Kevin Love’s ‘vice grips’ helping Heat get a handle on the boards

MIAMI — It must be the mitts. Or, as Erik Spoelstra says, the “vice grips.”

Because unlike others the Miami Heat have charged with rebounding over the years, once Kevin Love gets the ball in his hands, it only is going where he wants it to go.

That, Spoelstra said, is among the facets that have made the 35-year-old former All-Star such a unique asset to his rotation.

“He’s a glass eater,” Spoelstra said, with the Heat completing a two-game set against the Indiana Pacers on Saturday night at Kaseya Center. “He can rebound as well as anybody. When there’s a bunch of bodies in the paint, he has vice grips, really underrated with his strength and his ability to rebound in traffic.”

Because Love outlets with two hands, the natural inclination is to rebound firmly with two hands. That, in turn, reduces the possibilities of rebounds being stripped, as has been an issue with previous Heat big men.

From there, it often means Love going deep.

“Only the super-skilled players with vision and timing can make those plays,” Spoelstra said, “and Kevin is one of those guys.”

That typically has Jimmy Butler running a post pattern.

“I know that that ball is going to find its way to me some way or another when K-Love is in the game,” Butler said of the outlet passes. “And it’s going to be in transition the majority of the time. I love to play like that. I think I’m a footballer, anyways, whether it’ll be like soccer and or American football.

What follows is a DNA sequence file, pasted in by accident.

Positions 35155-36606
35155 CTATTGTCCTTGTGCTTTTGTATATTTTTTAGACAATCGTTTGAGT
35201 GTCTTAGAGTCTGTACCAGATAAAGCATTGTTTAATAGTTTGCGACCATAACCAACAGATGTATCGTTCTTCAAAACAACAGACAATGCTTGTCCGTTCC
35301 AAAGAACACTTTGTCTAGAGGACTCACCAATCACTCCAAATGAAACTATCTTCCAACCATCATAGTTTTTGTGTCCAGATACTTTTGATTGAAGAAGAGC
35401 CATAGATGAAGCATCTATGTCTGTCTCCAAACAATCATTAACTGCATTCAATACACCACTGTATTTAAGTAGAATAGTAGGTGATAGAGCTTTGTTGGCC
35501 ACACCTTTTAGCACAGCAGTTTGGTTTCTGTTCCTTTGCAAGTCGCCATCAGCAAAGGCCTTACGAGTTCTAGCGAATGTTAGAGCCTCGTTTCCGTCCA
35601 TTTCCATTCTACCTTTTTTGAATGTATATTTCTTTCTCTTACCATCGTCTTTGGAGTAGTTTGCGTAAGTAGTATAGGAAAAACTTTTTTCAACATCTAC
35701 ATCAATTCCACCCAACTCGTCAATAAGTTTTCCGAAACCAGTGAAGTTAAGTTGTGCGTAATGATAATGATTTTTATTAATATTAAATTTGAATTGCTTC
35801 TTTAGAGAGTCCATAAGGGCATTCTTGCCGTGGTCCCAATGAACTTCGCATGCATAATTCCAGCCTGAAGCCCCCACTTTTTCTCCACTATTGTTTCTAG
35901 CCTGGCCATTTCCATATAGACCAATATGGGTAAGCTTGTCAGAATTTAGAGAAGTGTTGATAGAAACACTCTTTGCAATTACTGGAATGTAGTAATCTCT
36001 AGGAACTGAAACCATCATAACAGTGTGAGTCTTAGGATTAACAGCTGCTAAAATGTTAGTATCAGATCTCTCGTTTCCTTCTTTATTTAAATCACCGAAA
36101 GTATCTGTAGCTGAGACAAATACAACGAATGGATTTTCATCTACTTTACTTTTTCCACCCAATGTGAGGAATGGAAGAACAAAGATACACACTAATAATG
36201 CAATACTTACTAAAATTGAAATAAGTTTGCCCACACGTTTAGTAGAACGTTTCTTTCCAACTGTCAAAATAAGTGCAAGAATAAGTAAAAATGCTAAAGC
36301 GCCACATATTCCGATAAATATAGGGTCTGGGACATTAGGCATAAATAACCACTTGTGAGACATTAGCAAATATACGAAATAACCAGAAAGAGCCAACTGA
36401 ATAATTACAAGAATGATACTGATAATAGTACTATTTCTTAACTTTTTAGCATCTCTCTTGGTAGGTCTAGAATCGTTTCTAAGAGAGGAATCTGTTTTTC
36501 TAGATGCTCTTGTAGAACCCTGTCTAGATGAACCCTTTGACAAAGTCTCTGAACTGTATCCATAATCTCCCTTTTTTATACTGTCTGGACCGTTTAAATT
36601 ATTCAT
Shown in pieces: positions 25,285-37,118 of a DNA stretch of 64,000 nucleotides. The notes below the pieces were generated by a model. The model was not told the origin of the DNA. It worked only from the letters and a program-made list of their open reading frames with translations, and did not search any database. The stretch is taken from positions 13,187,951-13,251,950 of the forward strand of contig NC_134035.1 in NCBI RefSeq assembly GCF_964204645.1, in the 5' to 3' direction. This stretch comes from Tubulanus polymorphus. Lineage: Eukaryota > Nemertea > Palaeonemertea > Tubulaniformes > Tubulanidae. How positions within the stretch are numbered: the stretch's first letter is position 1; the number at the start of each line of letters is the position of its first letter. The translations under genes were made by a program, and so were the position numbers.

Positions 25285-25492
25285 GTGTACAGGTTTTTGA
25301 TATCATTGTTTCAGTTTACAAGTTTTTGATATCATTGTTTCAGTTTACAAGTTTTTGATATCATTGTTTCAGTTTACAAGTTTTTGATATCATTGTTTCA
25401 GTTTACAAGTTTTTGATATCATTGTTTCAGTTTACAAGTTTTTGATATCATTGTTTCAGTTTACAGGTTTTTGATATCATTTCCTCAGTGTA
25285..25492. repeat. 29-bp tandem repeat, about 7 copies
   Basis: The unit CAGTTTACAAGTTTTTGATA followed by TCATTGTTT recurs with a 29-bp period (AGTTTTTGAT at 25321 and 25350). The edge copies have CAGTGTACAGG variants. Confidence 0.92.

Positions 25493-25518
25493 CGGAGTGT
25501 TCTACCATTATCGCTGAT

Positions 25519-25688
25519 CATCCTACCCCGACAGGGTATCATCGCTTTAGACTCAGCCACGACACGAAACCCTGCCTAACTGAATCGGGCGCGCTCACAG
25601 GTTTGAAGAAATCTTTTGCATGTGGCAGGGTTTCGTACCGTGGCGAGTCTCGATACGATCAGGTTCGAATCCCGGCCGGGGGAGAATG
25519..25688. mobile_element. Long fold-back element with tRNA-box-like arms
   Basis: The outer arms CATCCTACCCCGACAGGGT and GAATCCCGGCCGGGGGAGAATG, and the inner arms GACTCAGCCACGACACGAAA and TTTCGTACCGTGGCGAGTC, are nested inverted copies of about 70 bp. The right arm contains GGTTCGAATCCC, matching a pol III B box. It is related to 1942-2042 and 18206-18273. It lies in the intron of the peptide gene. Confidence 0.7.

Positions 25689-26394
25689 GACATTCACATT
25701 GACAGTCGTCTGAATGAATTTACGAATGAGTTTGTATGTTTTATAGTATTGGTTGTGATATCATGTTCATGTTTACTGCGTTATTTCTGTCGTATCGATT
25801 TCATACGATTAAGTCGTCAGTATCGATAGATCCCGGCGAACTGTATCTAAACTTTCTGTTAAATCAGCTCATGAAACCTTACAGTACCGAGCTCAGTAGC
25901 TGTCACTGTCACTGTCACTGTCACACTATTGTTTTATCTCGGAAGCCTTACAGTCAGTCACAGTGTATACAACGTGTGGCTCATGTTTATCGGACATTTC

“So he’s got a lot of trust in me; Spo does, as well. You throw the ball up in the air, it’s my job to go get it. No matter how high or how hard you throw the ball, it’s my job to go up there and catch it.”

Baby Butler

The more Heat first-round pick Jaime Jaquez Jr. plays, the more he has been drawing playing-style comparisons to Butler.

“Without a doubt,” Butler said of the 22-year-old drafted in June out of UCLA. “It’s good to see and it’s cool, ’cause he’s super young. I picked that type of stuff up when I was 28 or 29. So he has so much room to get better and he’s so confident, always working on his game, and he wants to make the right play every time.

“He knows what it takes to win. And he’s done it in college. I’m so happy for him, happy for his success.”

Forward Caleb Martin seconded the comparison.

“I think people underestimate how big of a body he is,” he said of Jaquez, who is listed at 6-foot-6, 230 pounds, compared to Butler’s 6-7, 230. “He can post-up, he got the mid-range, he’s got off-the-dribble. He’s got a little bit of everything.

“It kind of simulates Jimmy’s game to a degree, too. And the fact that he’s a rookie and he’s a young guy still learning is great for us. He’s shown a lot of versatility, a lot of great things already.”

Summer school?

With Mexico having qualified for next summer’s Paris Olympics, Jaquez was asked if there was a chance he would return to the Mexican national team.

Jaquez, whose father’s family is from Mexico, played for Mexico in the 2019 Pan American Games prior to matriculating to UCLA.

“I don’t know yet,” he said. “That’s something that I’m going to have to look at during the future, talk with me and my team. But it’s something I’m looking forward to do eventually in the future.”

The Heat typically have encouraged their players to participate in international offseason competitions.